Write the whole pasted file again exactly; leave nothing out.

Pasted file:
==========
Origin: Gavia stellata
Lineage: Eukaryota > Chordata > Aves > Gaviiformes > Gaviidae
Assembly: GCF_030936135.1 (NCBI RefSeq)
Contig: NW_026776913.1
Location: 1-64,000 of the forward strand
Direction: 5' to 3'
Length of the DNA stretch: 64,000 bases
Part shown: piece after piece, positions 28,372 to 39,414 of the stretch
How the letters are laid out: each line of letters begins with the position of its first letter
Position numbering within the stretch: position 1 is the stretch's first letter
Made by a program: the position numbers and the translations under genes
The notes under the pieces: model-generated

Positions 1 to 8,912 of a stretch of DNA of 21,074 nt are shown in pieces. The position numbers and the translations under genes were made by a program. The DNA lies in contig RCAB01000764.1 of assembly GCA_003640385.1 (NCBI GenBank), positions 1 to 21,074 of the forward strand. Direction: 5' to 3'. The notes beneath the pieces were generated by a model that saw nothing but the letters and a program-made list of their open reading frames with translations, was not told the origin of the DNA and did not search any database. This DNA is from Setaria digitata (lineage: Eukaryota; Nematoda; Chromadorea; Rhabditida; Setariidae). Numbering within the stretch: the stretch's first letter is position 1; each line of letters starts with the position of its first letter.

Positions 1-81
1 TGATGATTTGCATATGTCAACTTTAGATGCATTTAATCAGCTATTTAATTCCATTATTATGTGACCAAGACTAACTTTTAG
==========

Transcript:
Origin: Gavia stellata
Lineage: Eukaryota > Chordata > Aves > Gaviiformes > Gaviidae
Assembly: GCF_030936135.1 (NCBI RefSeq)
Contig: NW_026776913.1
Location: 1-64,000 of the forward strand
Direction: 5' to 3'
Length of the DNA stretch: 64,000 bases
Part shown: piece after piece, positions 28,372 to 39,414 of the stretch
How the letters are laid out: each line of letters begins with the position of its first letter
Position numbering within the stretch: position 1 is the stretch's first letter
Made by a program: the position numbers and the translations under genes
The notes under the pieces: model-generated

Positions 1 to 8,912 of a stretch of DNA of 21,074 nt are shown in pieces. The position numbers and the translations under genes were made by a program. The DNA lies in contig RCAB01000764.1 of assembly GCA_003640385.1 (NCBI GenBank), positions 1 to 21,074 of the forward strand. Direction: 5' to 3'. The notes beneath the pieces were generated by a model that saw nothing but the letters and a program-made list of their open reading frames with translations, was not told the origin of the DNA and did not search any database. This DNA is from Setaria digitata (lineage: Eukaryota; Nematoda; Chromadorea; Rhabditida; Setariidae). Numbering within the stretch: the stretch's first letter is position 1; each line of letters starts with the position of its first letter.

Positions 1-81
1 TGATGATTTGCATATGTCAACTTTAGATGCATTTAATCAGCTATTTAATTCCATTATTATGTGACCAAGACTAACTTTTAG